PS5 VS Xbox Series X

If you’re deciding between the PS5 and the Xbox Series X, you should know right away that there is no clear victor. When it comes to choosing the best games and features, both of these upcoming systems are likely to be on par, and this rivalry is eventually advantageous to all of us. The greater the competition between Sony and Microsoft, the safer for the consumer.

As a result, the decision on which next-gen console to choose is entirely up to you and your interests. If you can find one, that is. Despite being on sale for over nine months, finding stores that have both systems in stock is still challenging. Consider yourself lucky if you were able to get one, as interest continues to outweigh supply.

Both Sony and Microsoft have gone to great lengths to develop this generation’s perfect console. Every week, it seems like a fresh announcement pushes one system ahead of the other, whether it’s a new game, functionality, exclusive deal, or improved quality of life.

 PS5 vs. Xbox Series X arena, it’s a battle for  games, price, and specs

The competition between the PlayStation 5 and the Xbox One X is fierce. Both the PS5 and the Xbox Series X have been evaluated, and both systems have left us pleased. Both consoles are capable of 8K displays, high frame rates, strong processors, and fast SSDs. 

Without giving away the results, Tom’s Guide compared the two consoles head-to-head, and it’s a close race between two high-quality platforms. Also, keep in mind that the “best” console is always the one that offers the games you want to play.

Price Comparison: PlayStation 5 vs. Xbox One X

At first sight, this category appears to be a tie because the two methods are so similar. Furthermore, the PS5 and Xbox Series X may not be the only possibilities. The PS5 Digital Edition costs $400, and the Xbox Series S costs $300.

PlayStation 5 vs. Xbox One X: Games

Game libraries on the PS5 and Xbox Series X are significantly different. The Xbox Series X is built on the assumption that you’ll continue playing the same games you did on the Xbox One, and that you’ll want optimal performance across the board for all of your favorites. The PS5, on the other hand, boasts a slew of unique games that debuted alongside the new platform – though, to be fair, most of them are also accessible on the PS4.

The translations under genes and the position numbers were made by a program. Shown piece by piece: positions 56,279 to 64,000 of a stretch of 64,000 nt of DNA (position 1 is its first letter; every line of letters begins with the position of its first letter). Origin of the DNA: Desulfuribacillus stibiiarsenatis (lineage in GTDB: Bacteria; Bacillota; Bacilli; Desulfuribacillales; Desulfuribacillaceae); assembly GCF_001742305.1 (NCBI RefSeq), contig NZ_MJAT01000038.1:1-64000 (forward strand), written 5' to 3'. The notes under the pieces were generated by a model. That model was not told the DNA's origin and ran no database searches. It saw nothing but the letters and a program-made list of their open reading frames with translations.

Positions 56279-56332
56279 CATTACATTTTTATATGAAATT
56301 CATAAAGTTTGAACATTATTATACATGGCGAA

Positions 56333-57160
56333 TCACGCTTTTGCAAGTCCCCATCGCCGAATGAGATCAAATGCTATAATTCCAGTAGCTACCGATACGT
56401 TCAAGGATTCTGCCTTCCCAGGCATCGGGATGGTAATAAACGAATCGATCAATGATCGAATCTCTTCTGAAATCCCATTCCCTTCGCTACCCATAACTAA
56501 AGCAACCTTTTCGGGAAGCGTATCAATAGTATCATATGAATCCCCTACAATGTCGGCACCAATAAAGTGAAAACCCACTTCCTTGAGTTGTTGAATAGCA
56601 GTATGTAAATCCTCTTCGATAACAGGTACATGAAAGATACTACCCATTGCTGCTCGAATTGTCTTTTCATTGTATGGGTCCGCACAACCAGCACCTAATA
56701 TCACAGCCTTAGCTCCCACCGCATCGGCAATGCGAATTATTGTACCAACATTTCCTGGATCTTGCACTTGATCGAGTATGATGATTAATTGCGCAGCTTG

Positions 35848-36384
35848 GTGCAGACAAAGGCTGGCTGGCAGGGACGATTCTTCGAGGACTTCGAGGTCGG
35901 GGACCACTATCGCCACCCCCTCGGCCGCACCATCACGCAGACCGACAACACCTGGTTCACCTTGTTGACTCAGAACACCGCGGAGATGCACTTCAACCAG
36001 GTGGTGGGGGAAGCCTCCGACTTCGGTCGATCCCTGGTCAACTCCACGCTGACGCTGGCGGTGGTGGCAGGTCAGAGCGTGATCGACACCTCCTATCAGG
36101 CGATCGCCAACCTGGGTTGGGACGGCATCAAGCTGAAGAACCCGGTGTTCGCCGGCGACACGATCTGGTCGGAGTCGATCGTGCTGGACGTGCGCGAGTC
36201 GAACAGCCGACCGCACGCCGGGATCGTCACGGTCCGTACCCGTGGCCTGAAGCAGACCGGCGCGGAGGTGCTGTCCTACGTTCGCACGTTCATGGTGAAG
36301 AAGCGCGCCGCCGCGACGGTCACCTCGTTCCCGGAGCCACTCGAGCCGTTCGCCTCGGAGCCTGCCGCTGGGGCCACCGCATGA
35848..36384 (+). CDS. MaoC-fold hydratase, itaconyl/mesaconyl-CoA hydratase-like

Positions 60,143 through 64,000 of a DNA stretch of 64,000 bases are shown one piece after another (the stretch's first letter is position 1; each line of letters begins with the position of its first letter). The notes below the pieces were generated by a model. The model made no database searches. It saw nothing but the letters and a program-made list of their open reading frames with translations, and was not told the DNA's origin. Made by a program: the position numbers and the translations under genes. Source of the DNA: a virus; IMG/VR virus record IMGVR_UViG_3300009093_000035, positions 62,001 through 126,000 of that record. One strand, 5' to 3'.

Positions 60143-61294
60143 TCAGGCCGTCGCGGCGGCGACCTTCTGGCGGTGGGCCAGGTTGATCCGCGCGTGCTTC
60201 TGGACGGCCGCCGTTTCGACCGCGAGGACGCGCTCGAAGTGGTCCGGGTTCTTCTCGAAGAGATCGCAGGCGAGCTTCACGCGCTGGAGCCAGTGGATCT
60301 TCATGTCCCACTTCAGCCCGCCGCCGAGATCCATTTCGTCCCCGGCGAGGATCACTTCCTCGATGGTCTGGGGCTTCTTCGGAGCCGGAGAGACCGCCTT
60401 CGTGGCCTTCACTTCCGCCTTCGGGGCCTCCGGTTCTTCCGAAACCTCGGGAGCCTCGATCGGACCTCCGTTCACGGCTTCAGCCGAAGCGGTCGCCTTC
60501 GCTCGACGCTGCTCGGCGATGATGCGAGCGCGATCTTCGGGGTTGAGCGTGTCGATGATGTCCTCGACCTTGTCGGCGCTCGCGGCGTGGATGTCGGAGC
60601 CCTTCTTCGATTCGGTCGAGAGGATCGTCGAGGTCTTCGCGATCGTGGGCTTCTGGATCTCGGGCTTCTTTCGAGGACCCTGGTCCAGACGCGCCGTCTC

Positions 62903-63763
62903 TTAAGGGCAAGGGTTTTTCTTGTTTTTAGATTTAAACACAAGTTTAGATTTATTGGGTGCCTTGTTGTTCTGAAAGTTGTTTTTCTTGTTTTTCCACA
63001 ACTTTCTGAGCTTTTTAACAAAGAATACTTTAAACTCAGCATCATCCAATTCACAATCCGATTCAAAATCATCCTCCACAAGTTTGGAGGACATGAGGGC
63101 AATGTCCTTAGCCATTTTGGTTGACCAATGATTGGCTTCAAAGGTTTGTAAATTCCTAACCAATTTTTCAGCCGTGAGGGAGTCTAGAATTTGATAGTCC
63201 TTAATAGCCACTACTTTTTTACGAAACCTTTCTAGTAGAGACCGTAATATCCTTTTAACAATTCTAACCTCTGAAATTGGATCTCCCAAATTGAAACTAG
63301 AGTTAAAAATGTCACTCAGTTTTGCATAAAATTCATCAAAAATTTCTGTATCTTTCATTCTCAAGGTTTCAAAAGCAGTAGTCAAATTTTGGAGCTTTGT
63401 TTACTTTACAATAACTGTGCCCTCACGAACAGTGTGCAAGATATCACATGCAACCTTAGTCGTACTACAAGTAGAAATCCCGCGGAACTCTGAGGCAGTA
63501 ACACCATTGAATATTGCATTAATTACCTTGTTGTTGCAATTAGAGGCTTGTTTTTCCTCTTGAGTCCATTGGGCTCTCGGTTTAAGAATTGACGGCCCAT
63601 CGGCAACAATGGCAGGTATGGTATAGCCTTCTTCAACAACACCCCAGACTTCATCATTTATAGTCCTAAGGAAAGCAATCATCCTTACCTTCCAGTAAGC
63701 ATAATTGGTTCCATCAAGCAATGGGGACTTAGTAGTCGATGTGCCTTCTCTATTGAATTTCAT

It’s tough to deny that the PS5 has a more varied game collection at the present. The PS5 debuted with Spider-Man: Miles Morales, Demon’s Souls, Sackboy: A Grand Adventure, and the surprisingly charming Astro’s Playroom as first-party titles.

When compared to the Xbox Series X, which didn’t have some exclusive games at launch. Instead, Microsoft announced a list of 30 titles that are “tuned for Xbox Series X/S,” including fan favorites like Gears 5, Ori and the Will of the Tendrils, and Forza Horizon 4. While the Xbox improvements are amazing, these titles aren’t all entirely new, and they’re all available on Xbox One, PC, or both platforms.

Performance Comparison: PS5 vs. Xbox Series X

It’s difficult to compare PS5 and Xbox Series X performance right now. While the Tom’s Guide team can work from home forever, we don’t have the instruments to accurately test resolution or pixel rate, nor can we compare games side by side or even get second opinions.

With these in mind, I compared different titles on both devices, Assassin’s Creed Valhalla and Devil May Cry 5: Edition. The former is a massive open-world game where you can easily track load times as you travel quickly from one spot on the map to the next. 

However, judging performance in these two games is problematic because they were both created with the PS4 and Xbox One in mind, instead of the PS5 and Xbox Series X. 

For the time being, I can say that both systems operate admirably, however, the PS5 has a slightly faster page load time. Before we observe any substantial differences, we’ll likely have to wait a few more months – at the very least.

PlayStation 5 vs. Xbox One X: Design

The bulk of the time, whether you like the design of a controller is a matter of personal preference. My own choice, however, is that I cannot tolerate the way the PS5 looks. The system is not only ridiculously huge; it’s also a headache to switch from vertical to the thumbnail view, and the regular version has an unattractive, unbalanced design.

The Xbox Series X, on either hand, is still somewhat large, but it makes greater use of its space. Instead of looking like an enlarged router, the Xbox Series X is a sleek black box that resembles a compact tower PC in a vertical shape (or a tiny refrigerator). It has a clearly marked power button and a pairing switch for easy wireless access.

The presence of a USB-C connector is the PS5’s one substantial advantage over the Xbox Series X, which would be a critical feature as more items become USB-C compatible. The Xbox Series X has a more conservative design, but it is much more functional in overall.


While both systems have a strong foundation and plenty of room for improvement, the Xbox Series X was found to be a promising buy at the moment. The Xbox Series X has the early lead in the next-generation consoles, with more powerful hardware, a better design, a more complete game subscription fee, and a pleasant controller.

Having played both consoles extensively during the last few months, my initial sense is that they have more resemblances, and whatever one you choose will be more than adequate for the next several years.